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Pure Intentions

A tiny nonprofit brings clean water to thousands living in poverty

As is often the case in India, traffic was moving slowly. While his car stood still, Jim Mynaugh noticed some boys bathing on the side of the road.

“They had shorts on and were laughing as they passed a bar of soap back and forth,” says Mynaugh, who was there on business in 2011. “I saw a pipe sticking out of a rock above their heads. There was one kid standing out of the water, watching them. Suddenly he yelled something and they all scattered. I rolled the window down and that’s when the smell hit me.

“These guys were bathing in sewage.”

Mynaugh, who lived in Pennsylvania at the time, was shocked. He’d been teaching a class to raise awareness of global crises like child trafficking, world hunger and the lack of access to clean water, a basic staple that we take for granted but that about 2 billion people lack.

Witnessing it firsthand propelled Mynaugh into action.

Jim Mynaugh with villagers in Zambia.

Courtesy Jim Mynaugh

“At some point in your life, you’ve got to stop talking about stuff and start doing things,” says the retired chemical engineer. “I know we can’t fix it all, but we can fix a little bit, right?”

Once he got home, Mynaugh founded Divine Water and applied for 501(c)(3) status. He wasn’t exactly sure where that would lead or how his nonprofit would effect change, but he started raising money and looking for opportunities to partner with organizations that were already implementing clean-water initiatives across the globe.

Mynaugh, 65, continued that work when he moved to Lipan in Hood County in 2013, becoming a member of Tri-County Electric Cooperative. Over the next several years, Divine Water mainly operated as a fundraising enterprise, sponsoring wells through humanitarian nonprofits like Healing Hands International, Kibo Group and Water Underground. They underwrote projects in five countries: Costa Rica, Haiti, Mozambique, Papua New Guinea and Uganda.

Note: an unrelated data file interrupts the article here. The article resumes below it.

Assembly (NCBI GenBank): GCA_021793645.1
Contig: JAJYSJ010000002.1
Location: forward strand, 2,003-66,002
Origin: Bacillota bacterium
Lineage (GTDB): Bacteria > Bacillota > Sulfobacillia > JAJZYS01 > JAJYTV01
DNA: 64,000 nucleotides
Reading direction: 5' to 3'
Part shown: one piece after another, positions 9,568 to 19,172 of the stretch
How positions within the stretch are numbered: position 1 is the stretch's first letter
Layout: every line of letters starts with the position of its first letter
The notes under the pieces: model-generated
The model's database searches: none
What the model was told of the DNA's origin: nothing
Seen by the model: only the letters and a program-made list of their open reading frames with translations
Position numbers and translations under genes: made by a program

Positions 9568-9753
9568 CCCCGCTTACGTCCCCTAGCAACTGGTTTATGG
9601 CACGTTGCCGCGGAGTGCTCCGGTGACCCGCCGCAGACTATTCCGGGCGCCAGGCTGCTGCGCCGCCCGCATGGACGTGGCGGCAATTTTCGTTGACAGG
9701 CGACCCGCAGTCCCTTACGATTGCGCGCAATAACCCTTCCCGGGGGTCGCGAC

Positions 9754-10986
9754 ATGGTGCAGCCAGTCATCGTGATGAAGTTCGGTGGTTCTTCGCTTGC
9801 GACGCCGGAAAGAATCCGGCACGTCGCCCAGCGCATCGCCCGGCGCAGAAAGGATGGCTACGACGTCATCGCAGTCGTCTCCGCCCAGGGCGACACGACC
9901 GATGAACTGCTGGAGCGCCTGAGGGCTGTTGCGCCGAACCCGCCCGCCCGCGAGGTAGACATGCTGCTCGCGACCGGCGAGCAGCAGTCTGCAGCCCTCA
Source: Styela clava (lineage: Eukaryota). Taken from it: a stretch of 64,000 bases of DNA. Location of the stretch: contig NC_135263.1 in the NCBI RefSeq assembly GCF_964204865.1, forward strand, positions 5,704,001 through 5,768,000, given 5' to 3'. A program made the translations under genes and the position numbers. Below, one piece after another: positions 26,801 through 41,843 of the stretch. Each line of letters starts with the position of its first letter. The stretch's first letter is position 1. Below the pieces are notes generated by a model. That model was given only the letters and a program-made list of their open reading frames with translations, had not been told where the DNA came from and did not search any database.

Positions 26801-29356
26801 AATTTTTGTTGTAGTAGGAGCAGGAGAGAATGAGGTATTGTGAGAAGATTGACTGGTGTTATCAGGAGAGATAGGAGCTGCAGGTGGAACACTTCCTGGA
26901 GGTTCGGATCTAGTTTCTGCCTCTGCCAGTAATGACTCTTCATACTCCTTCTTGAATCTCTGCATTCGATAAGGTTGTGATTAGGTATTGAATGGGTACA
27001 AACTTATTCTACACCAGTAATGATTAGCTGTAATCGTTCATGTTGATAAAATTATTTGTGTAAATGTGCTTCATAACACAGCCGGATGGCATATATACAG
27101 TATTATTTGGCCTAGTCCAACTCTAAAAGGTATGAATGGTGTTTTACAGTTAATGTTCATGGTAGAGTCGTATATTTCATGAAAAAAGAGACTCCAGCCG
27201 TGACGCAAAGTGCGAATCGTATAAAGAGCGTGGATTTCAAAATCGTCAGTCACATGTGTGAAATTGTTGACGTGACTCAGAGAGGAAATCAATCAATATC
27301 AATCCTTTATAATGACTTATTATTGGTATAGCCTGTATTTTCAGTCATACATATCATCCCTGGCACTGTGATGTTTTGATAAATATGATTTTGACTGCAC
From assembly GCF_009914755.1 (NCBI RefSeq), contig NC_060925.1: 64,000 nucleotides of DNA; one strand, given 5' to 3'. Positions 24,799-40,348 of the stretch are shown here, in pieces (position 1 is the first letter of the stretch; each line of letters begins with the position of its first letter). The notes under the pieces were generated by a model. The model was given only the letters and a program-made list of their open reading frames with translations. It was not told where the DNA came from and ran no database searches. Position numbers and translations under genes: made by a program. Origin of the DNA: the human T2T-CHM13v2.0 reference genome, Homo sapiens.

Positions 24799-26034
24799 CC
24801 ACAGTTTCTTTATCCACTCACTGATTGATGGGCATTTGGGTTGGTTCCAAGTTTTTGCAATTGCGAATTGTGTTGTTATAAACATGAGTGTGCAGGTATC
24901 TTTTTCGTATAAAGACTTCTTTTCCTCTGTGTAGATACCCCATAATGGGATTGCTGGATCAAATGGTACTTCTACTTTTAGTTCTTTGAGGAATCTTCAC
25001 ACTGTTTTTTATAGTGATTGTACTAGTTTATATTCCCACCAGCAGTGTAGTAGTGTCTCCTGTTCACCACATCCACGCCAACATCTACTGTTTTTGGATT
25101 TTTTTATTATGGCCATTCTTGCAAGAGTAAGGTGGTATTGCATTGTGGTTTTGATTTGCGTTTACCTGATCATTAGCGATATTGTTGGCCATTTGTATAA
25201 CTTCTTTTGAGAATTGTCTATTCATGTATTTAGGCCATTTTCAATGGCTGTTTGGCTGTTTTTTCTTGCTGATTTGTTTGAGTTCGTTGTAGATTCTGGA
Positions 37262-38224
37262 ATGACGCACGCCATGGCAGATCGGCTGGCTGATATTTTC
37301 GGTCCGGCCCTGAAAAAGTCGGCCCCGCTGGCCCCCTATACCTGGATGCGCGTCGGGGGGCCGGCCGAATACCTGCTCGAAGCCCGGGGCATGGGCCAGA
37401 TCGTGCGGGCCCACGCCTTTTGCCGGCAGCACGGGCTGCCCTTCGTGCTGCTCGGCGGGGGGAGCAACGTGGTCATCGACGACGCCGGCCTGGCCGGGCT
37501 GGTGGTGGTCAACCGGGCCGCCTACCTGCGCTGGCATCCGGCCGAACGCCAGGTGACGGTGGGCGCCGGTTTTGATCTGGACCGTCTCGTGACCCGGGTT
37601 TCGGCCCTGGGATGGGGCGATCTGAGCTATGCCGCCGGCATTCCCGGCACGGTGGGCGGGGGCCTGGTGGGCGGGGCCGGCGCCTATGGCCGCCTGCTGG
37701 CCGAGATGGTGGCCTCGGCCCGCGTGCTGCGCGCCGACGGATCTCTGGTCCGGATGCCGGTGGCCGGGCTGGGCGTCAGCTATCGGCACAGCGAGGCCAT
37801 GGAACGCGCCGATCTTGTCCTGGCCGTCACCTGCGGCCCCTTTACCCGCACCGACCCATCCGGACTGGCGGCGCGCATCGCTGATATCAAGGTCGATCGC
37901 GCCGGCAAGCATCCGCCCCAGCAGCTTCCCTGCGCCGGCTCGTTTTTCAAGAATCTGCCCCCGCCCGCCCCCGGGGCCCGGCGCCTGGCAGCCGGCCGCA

Typically, one hand-pumped well will provide clean water for 800–1,200 people. Sometimes this means very long lines at the well head each morning, Mynaugh says.

In 2020, Mynaugh’s church, South Main Church of Christ in Weatherford, established a school in Zambia. When students dispersed after graduation, they reported that some villages had no access to clean water.

Women in Mozambique return home with water from their new well.

Courtesy Jim Mynaugh

A child fetches water in Uganda.

Courtesy Jim Mynaugh

That’s when Divine Water started funding and implementing its own projects in a sixth country: Zambia, a landlocked nation in southern Africa where more than half the population lives in poverty.

Mynaugh has compiled a list of more than 20 Zambian villages that need wells. But even though Divine Water is now funding and implementing its own projects—providing clean water access to 10,000 people in 2023—it continues to partner with other organizations doing similar work.

“Most of our revenue comes from individual donors, people who know us and believe in what we do,” Mynaugh says. “Sometimes it’s neighbors, sometimes it’s family, sometimes it’s church members or friends.”

Fundraising also contributes to Divine Water’s clean-water wells. Regardless of the source, all donations have provided benefits that go far beyond what Mynaugh initially imagined. A 2019 visit to a Ugandan village with a newly drilled well made that very clear to him.

A pump like this one in Uganda can usually supply water for 800–1,200 people.

Courtesy Jim Mynaugh

“Through an interpreter, the village chairman was thanking us for the well,” Mynaugh says. “And then he said, ‘Because of the water, our women and children are no longer being raped and molested.’

“I told him we hadn’t done anything to prevent that. And that’s when he explained that before we dug the well, the women and children had been walking nearly 2 miles to get water.”

Commutes in poverty-stricken areas can be extremely dangerous for vulnerable people.

“What’s going to break your heart if that doesn’t do it?” Mynaugh asks. “I’m not doing anything that you couldn’t do. I’m not that special. I’m just a regular guy who decided to see if I could make a small difference.”